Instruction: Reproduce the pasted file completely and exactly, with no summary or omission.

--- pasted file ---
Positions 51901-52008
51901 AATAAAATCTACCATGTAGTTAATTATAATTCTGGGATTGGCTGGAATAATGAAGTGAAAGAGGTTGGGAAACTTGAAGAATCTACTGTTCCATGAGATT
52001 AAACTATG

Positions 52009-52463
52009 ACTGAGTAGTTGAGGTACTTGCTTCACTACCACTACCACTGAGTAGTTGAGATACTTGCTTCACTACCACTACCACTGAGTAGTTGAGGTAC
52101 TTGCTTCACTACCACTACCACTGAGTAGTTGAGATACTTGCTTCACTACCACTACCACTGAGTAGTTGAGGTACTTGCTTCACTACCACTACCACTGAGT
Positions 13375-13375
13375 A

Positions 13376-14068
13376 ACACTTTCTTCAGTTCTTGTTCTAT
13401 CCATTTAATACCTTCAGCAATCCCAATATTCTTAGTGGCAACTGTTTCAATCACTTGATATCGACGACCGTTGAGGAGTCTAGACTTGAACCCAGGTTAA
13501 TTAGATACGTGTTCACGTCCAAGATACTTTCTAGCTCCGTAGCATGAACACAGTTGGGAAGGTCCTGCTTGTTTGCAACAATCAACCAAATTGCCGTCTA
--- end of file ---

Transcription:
Positions 51901-52008
51901 AATAAAATCTACCATGTAGTTAATTATAATTCTGGGATTGGCTGGAATAATGAAGTGAAAGAGGTTGGGAAACTTGAAGAATCTACTGTTCCATGAGATT
52001 AAACTATG

Positions 52009-52463
52009 ACTGAGTAGTTGAGGTACTTGCTTCACTACCACTACCACTGAGTAGTTGAGATACTTGCTTCACTACCACTACCACTGAGTAGTTGAGGTAC
52101 TTGCTTCACTACCACTACCACTGAGTAGTTGAGATACTTGCTTCACTACCACTACCACTGAGTAGTTGAGGTACTTGCTTCACTACCACTACCACTGAGT
Positions 13375-13375
13375 A

Positions 13376-14068
13376 ACACTTTCTTCAGTTCTTGTTCTAT
13401 CCATTTAATACCTTCAGCAATCCCAATATTCTTAGTGGCAACTGTTTCAATCACTTGATATCGACGACCGTTGAGGAGTCTAGACTTGAACCCAGGTTAA
13501 TTAGATACGTGTTCACGTCCAAGATACTTTCTAGCTCCGTAGCATGAACACAGTTGGGAAGGTCCTGCTTGTTTGCAACAATCAACCAAATTGCCGTCTA